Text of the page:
Not the number of Amherst residents, but homeless coming in from all over will steadily rise when word spreads (and it does) that Amherst is not only tolerant of homeless panhandling, loitering and etc., but has a wet shelter.

Not so sure about Amherst, but there has been all over the valley. Including: assaults, robberies, public intoxication, loitering and etc.

Often when they have to vacate the shelters in the AM, they can jump on a PVTA and go any place that's warm, eg the malls, Thornes Marketplace, a friend's or just ride around til they get kicked off. I one day overheard a group of panhandlers trying to decide whether or not they should go see a movie.

It's pretty common knowledge that all of the wooded areas abutting the bike trail in Noho & Florence are "campgrounds" for a lot of area homeless during the warmer months. Plus random spots like the overgrown areas around the 91 off ramps also in NoHo.

I'd like to know if the VA hospital and/or Soldier's Home offers housing for homeless veterans seeing as there are so many of them.

Anonymous said...

We have comments here which claim as fact whatever suits their cramped point of view, without ever citing a source.

So all we can conclude is that it's bullshit.

Anonymous said...

Good report!

And, yes, the VA has shelter for homeless veterans. They are encouraged to work; don't know if they must be sober.

Some try to spend the day in the library or Bangs Center.

I know what it was like to give up smoking, and I can't imagine going cold turkey on alcohol or drugs. Remember, most of these people are over 40. There are some younger ones, but they are the exception.

keithw said...

Anon 4:58

Not sure to whom you are referring, but you could volunteer at a soup kitchen for 2 hours and hear everything that I wrote about in my comment. Besides, this is a blog. But if you insist on people citing sources, then I'll be the first.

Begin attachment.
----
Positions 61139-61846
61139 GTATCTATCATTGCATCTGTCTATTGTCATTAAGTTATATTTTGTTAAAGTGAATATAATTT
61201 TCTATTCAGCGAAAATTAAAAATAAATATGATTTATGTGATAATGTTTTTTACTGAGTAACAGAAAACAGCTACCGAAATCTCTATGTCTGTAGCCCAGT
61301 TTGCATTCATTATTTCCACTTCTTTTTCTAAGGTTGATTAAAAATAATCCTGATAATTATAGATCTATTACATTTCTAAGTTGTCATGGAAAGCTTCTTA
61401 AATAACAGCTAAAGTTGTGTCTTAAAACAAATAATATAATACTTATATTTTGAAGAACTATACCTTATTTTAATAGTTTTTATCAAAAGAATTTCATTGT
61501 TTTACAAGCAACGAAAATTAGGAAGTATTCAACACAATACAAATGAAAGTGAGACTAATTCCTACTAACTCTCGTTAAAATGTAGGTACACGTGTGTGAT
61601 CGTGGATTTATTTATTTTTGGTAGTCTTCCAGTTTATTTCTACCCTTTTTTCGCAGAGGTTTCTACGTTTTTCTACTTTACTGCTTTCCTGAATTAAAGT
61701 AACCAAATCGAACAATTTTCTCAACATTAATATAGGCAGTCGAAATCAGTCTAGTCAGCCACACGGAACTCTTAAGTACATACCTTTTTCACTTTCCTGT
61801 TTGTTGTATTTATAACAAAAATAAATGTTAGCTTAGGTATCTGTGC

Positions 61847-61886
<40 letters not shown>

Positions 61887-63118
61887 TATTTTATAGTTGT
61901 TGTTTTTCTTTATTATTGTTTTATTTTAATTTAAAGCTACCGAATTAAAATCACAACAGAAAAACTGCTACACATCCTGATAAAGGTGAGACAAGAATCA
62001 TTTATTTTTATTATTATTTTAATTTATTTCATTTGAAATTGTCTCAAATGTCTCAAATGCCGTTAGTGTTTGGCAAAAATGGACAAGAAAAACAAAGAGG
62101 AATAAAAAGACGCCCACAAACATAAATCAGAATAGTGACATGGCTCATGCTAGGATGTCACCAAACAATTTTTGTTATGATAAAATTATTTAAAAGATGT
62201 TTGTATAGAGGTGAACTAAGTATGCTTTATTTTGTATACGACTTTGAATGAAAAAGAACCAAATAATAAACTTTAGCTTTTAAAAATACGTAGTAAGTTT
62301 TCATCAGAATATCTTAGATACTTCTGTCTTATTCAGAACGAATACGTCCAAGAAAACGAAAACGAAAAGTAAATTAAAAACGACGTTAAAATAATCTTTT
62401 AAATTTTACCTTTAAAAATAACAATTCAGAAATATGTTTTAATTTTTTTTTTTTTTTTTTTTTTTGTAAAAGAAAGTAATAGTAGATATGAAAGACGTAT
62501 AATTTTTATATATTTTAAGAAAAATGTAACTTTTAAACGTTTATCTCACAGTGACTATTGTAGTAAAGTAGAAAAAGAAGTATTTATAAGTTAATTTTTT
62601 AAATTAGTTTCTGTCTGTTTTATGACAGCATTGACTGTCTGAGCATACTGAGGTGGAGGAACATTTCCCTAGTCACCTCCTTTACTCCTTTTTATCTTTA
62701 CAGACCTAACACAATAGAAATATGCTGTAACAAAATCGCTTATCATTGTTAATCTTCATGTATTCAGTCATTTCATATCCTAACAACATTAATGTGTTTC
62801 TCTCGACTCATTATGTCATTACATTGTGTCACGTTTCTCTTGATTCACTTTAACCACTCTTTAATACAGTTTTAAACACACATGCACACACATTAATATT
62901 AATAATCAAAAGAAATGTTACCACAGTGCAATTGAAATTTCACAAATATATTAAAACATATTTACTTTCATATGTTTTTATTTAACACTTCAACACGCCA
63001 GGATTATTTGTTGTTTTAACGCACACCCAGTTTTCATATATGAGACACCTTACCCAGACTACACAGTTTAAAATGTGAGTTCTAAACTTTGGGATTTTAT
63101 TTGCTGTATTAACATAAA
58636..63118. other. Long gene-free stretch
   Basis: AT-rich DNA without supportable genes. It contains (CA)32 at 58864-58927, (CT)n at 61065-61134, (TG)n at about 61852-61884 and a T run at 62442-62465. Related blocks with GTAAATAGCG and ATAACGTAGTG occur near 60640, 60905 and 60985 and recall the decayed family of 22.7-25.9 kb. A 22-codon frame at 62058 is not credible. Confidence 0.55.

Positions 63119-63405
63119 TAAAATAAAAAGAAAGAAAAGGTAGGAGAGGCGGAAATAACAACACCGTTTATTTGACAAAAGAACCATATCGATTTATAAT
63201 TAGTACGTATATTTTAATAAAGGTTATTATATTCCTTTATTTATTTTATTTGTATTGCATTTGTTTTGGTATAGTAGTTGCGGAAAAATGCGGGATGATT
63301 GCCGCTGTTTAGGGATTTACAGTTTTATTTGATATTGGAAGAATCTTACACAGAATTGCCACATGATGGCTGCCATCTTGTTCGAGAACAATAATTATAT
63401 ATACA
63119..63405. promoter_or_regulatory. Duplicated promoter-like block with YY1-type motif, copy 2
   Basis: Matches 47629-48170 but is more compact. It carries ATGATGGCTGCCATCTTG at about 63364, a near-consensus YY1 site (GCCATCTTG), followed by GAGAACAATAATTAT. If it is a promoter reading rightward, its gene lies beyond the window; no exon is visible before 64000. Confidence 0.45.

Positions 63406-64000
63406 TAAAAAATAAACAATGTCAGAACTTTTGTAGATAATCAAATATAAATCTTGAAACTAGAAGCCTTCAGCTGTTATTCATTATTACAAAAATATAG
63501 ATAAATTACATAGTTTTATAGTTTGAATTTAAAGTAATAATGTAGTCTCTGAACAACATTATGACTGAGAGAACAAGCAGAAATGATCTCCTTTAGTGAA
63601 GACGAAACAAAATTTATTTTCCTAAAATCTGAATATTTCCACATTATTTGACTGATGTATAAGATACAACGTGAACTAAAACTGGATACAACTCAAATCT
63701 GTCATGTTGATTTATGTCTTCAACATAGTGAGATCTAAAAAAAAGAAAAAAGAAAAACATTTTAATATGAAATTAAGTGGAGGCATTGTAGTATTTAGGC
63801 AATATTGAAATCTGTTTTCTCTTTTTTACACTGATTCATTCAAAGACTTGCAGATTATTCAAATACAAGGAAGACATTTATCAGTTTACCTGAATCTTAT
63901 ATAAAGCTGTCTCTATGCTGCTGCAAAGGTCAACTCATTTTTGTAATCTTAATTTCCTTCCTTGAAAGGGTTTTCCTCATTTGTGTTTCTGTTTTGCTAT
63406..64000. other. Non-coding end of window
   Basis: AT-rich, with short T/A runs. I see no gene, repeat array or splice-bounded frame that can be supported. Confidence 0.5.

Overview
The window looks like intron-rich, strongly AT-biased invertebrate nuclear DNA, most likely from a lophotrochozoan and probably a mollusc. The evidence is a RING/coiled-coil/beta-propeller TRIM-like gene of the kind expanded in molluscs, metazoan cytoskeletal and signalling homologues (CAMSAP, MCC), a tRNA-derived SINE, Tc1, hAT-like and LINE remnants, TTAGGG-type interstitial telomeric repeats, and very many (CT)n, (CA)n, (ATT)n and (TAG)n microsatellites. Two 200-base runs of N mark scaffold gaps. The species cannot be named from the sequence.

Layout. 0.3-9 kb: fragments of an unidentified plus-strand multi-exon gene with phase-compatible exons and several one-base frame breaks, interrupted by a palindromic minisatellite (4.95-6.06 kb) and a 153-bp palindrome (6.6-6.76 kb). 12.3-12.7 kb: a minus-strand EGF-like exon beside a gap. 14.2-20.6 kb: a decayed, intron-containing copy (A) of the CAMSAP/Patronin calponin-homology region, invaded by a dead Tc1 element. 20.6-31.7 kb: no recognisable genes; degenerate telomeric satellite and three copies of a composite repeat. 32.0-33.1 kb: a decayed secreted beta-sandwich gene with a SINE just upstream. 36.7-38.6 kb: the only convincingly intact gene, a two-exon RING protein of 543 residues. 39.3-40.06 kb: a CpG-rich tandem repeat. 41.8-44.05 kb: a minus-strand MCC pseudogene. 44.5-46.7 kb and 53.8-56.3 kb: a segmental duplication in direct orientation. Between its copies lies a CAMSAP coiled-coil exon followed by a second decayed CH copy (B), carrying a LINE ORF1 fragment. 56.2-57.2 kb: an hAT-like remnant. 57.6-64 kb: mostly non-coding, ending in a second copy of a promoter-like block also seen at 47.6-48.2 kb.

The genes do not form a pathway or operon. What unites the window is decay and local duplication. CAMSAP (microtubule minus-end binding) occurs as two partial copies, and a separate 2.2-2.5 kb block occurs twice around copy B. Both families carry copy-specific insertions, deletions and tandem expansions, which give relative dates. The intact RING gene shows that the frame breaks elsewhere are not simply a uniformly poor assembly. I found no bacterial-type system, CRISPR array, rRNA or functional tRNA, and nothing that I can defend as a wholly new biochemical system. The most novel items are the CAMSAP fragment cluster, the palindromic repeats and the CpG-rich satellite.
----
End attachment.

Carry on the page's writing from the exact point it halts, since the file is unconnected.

"I don't know, I ride around on the bus til the driver kicks me off!" Al, the Crackhead.

Anonymous said...

If it costs $300,000 to house 33 people for half a day for 5 months, how much would it cost to house them for a full day for 5 months?

Anonymous said...

Studies have shon this to be true 69% of the time, "many think..." lol

Anonymous said...

Count me in! I'm more than willing to except 1/34 of that $300K.

Anonymous said...

$300,000 plus tax-free status for 33 people comes to at least $30,000 per to house each for half a day for 5 months. And how much does it cost to go to UMass for a year?

Maybe it would be cheaper to send them to UMass...

Anonymous said...

A better calculation is $300,0000 / 4200 bed-nights = $71.42 per bed-night including room and board. I say keep up the good work. This is not an easy population to work with.

Anonymous said...

That's $70K per month to give 33 people a place to sleep, dinner and breakfast.

Anonymous said...

And then send them outside into winter.

Anonymous said...

Er...Accept.

Anonymous said...

Count me in too. I prefer the cash equivalent. Seventy bucks X 30 days. Put it on an EBT card for me ...

Anonymous said...

Is there a rise in homelessness among Amherst residents? Or are people coming to the shelter from other towns because there are beds?

Anonymous said...

Sam Kinison on homelessness...

https://www.youtube.com/watch?v=v_xDdpT4YwQ

You give 'em the test. You sit 'em down and you go "Eh, you got any job skills, any career training? Any type of talent for anything that'll help you get a job?"

"No"

"Do you have any loved ones, do you have any friends, someone who'll love you enough to take you in, help you get back on your feet, help you fight back?"

"No"

"Is there anything left inside of you as a man that wants to get on his two feet and do something to change his world?"

"No"

*** BOOM *** I swear to God, the guy behind him is going to go,

"Woah, woah, woah, My God, you're shooting the homeless!....Ok, I'm homeless, I don't have a job. I may have set my career goals a little too high. All right, all right. I was holding out for an executive position. That doesn't look like it's going to happen. Give me a couple of hours, I'll get a paper route, I'll get something. I'll get a job where I take the carts back to the grocery store, don't shoot me!"

The homeless will disapear, that'll be one less problem for America.

Anonymous said...

They're sending themselves out into winter. But by all means, open your home up to as many as you want.

Anonymous said...

Those folks on the traffic islands...how much can you make in a day? I might give that a whirl,,,

Anonymous said...

They could really use to make those signs easier to read.